My son is screaming at Stephaney who is still on the phone with her mom and my son and me on my BlueTooth. Robert is beyond sick and tired of Stephaney’s relapses. He’s a new father and cannot understand why “Cindy and I continue to try and help someone who won’t help themselves.”

My son is a NEW father. He has no idea what dealing with a teen will be like. He hasn’t had to directly deal with a loved one who has a problem. Cindy and I have. We ARE the parents. We ARE the only people in our family who still care about Stephaney. Who still try to help her. Who hope for the best but are consistently faced with the worst.

My son and my other niece, Leigh Ann direct their anger at Stephaney on Cindy and I because “we keep helping her. Let Stephaney go. Forget about her.” Easy to say. Hard for us to do. Robbie and Leigh Ann don’t “have any skin in the game” regarding saving Stephaney.

Wendy and Cindy have invested tens of thousands of dollars, hundreds of sleepless nights and nearly 17 years of trying to save Stephaney. Wendy and Cindy HAVE A LOT of skin in the game. Wendy and Cindy have been trying to save Stephaney WHILE raising her twin daughters for 16 years. We know sacrifice. We know setbacks. We know where our priorities lay. With clients and the twins first and Stephaney second.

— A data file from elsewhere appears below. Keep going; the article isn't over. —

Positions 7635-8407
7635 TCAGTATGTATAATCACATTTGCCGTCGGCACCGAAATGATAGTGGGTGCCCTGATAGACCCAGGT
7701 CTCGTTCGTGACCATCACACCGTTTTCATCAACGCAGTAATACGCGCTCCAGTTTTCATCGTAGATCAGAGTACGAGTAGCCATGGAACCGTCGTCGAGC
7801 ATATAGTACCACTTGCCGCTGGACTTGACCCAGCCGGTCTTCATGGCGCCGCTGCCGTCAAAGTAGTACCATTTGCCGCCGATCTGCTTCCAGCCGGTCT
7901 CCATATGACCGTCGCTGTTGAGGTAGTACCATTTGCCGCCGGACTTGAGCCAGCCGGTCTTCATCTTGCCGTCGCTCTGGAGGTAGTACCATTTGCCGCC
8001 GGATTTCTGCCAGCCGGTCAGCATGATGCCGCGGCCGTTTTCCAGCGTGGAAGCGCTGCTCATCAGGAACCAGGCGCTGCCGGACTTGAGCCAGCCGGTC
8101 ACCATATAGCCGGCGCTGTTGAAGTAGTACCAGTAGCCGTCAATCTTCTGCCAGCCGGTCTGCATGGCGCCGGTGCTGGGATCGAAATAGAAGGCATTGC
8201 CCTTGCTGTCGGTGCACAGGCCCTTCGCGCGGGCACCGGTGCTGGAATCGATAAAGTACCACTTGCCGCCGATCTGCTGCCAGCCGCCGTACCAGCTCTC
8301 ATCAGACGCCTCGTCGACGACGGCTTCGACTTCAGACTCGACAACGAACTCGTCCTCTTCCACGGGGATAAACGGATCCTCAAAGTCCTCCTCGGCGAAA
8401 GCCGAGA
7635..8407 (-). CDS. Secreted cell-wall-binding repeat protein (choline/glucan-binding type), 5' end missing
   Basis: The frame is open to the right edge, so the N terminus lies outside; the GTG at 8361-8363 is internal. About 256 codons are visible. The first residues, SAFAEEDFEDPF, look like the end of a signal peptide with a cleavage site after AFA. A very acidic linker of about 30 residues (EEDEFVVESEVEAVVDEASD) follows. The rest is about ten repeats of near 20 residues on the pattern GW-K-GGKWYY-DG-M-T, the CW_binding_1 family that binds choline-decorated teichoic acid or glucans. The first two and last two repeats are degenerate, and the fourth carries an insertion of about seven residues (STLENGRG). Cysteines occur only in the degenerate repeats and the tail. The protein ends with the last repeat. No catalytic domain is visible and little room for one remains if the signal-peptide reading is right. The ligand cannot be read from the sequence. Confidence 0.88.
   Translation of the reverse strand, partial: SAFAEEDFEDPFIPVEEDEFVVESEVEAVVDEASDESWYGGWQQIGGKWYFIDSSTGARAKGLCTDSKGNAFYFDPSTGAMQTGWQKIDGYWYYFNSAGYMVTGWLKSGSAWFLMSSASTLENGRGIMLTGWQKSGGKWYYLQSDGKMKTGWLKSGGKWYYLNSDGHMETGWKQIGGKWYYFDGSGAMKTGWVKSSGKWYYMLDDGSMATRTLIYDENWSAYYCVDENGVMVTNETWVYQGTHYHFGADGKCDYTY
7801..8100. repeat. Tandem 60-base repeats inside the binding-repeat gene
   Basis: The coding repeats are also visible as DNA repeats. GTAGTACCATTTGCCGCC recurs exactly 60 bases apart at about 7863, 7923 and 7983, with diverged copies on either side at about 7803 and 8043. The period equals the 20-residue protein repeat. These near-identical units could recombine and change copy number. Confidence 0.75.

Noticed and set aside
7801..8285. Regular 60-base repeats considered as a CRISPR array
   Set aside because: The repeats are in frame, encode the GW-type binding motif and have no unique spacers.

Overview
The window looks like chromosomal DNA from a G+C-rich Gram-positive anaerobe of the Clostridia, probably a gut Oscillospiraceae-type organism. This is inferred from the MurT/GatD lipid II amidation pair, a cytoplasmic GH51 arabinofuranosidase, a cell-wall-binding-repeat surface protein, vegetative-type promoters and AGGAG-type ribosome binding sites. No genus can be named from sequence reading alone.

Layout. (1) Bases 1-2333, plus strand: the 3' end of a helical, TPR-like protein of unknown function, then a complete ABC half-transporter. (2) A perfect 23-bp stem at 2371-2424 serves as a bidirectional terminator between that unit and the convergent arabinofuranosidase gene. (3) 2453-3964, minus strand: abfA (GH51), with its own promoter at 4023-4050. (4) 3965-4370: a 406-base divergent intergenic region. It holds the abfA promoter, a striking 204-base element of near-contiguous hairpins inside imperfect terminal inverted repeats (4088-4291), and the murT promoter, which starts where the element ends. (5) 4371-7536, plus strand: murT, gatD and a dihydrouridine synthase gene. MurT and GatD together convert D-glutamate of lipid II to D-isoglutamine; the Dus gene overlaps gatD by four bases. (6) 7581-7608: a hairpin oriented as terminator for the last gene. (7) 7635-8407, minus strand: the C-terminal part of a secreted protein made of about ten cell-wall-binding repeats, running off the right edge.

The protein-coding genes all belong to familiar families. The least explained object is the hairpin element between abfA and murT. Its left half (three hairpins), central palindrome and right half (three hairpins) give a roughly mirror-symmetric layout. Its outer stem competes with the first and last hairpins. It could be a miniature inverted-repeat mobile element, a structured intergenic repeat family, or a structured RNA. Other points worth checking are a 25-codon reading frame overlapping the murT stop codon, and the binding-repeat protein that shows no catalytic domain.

Everyone in our family pointing a finger or giving their opinion is doing so while sitting on their ass and not putting any skin in the game.

Sitting on the sidelines passing judgment is easy. Cindy and I have never had the luxury of being on the sidelines.

Thanks to Stephaney’s most recent setback, Cindy and Wendy are YET AGAIN standing in the front lines.

Stephaney leans into my passenger window. Her eyes are crazy. She’s still arguing with my son and her mom on my Bluetooth as I have yet to disconnect the call. With all this yelling going on, I turn down my Bluetooth.

Stephaney is strung out. Meth again. I hate it so much. I hate what Meth has done to my niece to our family and to Cindy’s health. “Don’t hate the addict hate the drug” rings in my ears. I’ve heard it in family sessions with my niece from a counselor who had no skin in the game. I hate both the drug and the addict. I’m 56 years old. Cindy is 56 years old and a heart surgery survivor. We don’t need this trauma in our lives. No one does.

Stephaney isn’t going to get in my car or go to treatment. Instead, with Cindy, Robbie and me on her phone she walks into her job and tells the manager “my family says if you don’t fire me they are going to come after me.”

The manager gets on the phone and says “don’t come here and start trouble or I will call the police.” I reach for my xanax. The manager doesn’t realize my niece is on drugs.